• Stress frequently leads to unreleased nervous energy. It is very common for people under stress to release this nervous energy by either consciously or unconsciously grinding and clenching their teeth.

  • Occupational tasks such as holding the telephone between the head and shoulder may contribute to TMJ disorders.

What Are Common TMJ Symptoms?

TMJ pain disorders usually occur because of unbalanced activity, spasm, or overuse of the jaw muscles. Symptoms tend to be chronic, and treatment is aimed at eliminating the precipitating factors. Many symptoms may not appear related to the TMJ itself. The following are common symptoms.


  • Headache:
    Approximately 80% of patients with a TMJ disorder complain of headache, and 40% report facial pain. Pain is often made worse while opening and closing the jaw. Exposure to cold weather or air-conditioned air may increase muscle contraction and facial pain.

  • Ear pain:
    About 50% of patients with a TMJ disorder notice ear pain and do not have signs of ear infection. The ear pain is usually described as being in front of or below the ear. Often, patients are treated multiple times for a presumed ear infection, which can often be distinguished from TMJ disorder by an associated hearing loss or ear drainage (which would be expected if there really was an ear infection). Because ear pain occurs so commonly, ear specialists are frequently called on to make the diagnosis of a TMJ disorder.

  • Sounds:
    Grinding, crunching, or popping sounds, medically termed crepitus, are common for patients with a TMJ disorder. These sounds may or may not be accompanied by increased pain.

  • Dizziness:
    Of patients with a TMJ disorder, 40% report a vague sense of dizziness or imbalance (usually not a spinning type vertigo). The cause of this type of dizziness is not well understood.

  • Fullness of the ear:
    About 33% of patients with a TMJ disorder describe muffled, clogged, or full ears. They may notice ear fullness and pain during airplane takeoffs and landings. These symptoms are usually caused by eustachian-tube dysfunction, the structure responsible for the regulation of pressure in the middle ear. It is thought that patients with TMJ disorders have hyperactivity (spasms) of the muscles responsible for regulating the opening and closing of the eustachian tube.

  • Ringing in the ear (tinnitus):
    For unknown reasons, 33% of patients with a TMJ disorder experience noise or ringing in the ears (tinnitus). Of those patients, half will have resolution of their tinnitus after successful treatment of their TMJ disorder.

How Are Patients Evaluated And Diagnosed?

A complete dental and medical evaluation is often necessary and recommended to evaluate patients with suspected TMJ disorders. One or more of the following diagnostic clues or procedures may be used to establish the diagnosis. Damaged jaw joints are suspected when there are popping, clicking, and grating sounds associated with movement of the jaw. Chewing may become painful, and the jaw may lock or not open widely.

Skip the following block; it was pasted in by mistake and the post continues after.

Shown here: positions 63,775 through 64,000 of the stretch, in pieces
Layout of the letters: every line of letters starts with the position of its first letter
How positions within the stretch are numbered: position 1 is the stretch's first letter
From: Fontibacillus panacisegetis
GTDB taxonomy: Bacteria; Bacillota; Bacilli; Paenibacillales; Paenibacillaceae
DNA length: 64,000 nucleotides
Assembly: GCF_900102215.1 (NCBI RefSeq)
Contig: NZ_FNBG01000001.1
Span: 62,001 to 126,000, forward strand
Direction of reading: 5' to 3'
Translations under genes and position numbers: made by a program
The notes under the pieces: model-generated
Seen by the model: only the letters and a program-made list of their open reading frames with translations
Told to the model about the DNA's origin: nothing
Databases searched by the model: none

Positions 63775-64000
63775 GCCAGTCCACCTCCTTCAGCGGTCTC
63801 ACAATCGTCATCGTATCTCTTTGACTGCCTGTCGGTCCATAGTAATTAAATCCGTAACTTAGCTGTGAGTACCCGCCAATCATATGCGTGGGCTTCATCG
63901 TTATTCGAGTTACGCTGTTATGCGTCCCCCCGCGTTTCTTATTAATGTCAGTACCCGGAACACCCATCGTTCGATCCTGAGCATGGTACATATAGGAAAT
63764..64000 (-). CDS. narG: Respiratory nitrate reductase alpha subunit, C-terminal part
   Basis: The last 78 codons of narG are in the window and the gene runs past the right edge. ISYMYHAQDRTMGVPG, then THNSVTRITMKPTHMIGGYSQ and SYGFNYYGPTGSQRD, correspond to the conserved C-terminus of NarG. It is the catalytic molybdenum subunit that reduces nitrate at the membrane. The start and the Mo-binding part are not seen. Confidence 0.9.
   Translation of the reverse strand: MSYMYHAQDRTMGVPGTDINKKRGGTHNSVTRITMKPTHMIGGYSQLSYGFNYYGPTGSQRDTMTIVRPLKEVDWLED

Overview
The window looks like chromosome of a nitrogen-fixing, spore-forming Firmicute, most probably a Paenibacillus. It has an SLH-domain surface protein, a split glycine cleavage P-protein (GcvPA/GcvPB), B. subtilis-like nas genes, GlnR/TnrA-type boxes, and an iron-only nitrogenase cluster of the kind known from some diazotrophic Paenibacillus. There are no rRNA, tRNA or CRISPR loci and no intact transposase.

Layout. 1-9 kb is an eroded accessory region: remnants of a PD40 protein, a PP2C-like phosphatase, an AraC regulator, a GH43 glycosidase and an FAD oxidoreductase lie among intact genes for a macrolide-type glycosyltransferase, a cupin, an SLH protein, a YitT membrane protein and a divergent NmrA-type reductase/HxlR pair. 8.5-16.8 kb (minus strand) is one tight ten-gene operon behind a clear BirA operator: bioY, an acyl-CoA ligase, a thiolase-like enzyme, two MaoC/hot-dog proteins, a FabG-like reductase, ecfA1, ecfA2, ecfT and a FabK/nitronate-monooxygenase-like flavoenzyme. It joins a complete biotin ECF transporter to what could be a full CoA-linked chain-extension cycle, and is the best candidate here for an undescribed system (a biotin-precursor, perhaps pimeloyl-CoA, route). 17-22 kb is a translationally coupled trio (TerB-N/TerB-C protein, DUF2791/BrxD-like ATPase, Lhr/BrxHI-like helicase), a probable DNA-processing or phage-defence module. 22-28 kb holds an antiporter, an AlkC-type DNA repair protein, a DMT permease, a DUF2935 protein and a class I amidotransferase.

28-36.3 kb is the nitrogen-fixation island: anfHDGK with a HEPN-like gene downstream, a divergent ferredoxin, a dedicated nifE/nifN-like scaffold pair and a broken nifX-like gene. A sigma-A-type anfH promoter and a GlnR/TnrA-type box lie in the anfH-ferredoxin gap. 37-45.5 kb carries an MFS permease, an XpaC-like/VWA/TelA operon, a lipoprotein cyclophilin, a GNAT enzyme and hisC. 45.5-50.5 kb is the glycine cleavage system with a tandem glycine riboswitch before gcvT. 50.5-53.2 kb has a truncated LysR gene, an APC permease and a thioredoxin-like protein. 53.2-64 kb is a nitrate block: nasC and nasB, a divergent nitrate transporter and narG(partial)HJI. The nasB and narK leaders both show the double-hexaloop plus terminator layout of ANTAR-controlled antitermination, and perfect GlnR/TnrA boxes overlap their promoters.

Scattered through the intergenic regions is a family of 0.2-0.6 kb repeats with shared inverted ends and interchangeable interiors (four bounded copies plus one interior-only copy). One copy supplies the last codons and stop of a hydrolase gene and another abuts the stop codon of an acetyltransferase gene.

The teeth may be worn smooth, as well as show a loss of the normal bumps and ridges on the tooth surface. Ear symptoms are very common. Infection of the ear, sinuses, and teeth can be discovered by medical and dental examination. Dental X-rays and computerized tomography (CT) scanning help to define the bony detail of the joint, while magnetic resonance imaging (MRI) is used to analyze soft tissues.

What Is The Treatment for TMJ Disorders?

The mainstay of treatment for acute TMJ pain is heat and ice, soft diet, and anti-inflammatory medications.

  1. Jaw rest:
    It can be beneficial to keep the teeth apart as much as possible. It is also important to recognize when tooth grinding is occurring and devise methods to cease this activity. Patients are advised to avoid chewing gum or eating hard, chewy, or crunchy foods such as raw vegetables, candy, or nuts. Foods that require opening the mouth widely, such as a big hamburger, are also not recommended.

  2. Heat and ice therapy:
    These assist in reducing muscle tension and spasm. However, immediately after an injury to the TMJ, treatment with cold applications is best. Cold packs can be helpful for relieving pain.

  3. Medications:
    Anti-inflammatory medications such as aspirin, ibuprofen (Advil and others), naproxen (Aleve and others), or steroids can help control inflammation. Muscle relaxants, such as diazepam (Valium), aid in decreasing muscle spasms. In certain situations, local injection of cortisone preparations (methylprednisolone [Depo-Medrol], triamcinolone [Kenalog], Celestone) into the TMJ may be helpful.

  4. Physical therapy:
    Passively opening and closing the jaw, massage, and electrical stimulation help to decrease pain and increase the range of motion and strength of the joint.

  5. Stress management:
    Stress support groups, psychological counseling, and medications can also assist in reducing muscle tension. Biofeedback helps people recognize times of increased muscle activity and spasm and provides methods to help control them.

  6. Occlusal therapy:
    A custom-made acrylic appliance which fits over the teeth is commonly prescribed for night but may be required throughout the day. It acts to balance the bite and reduce or eliminate teeth grinding or clenching (bruxism).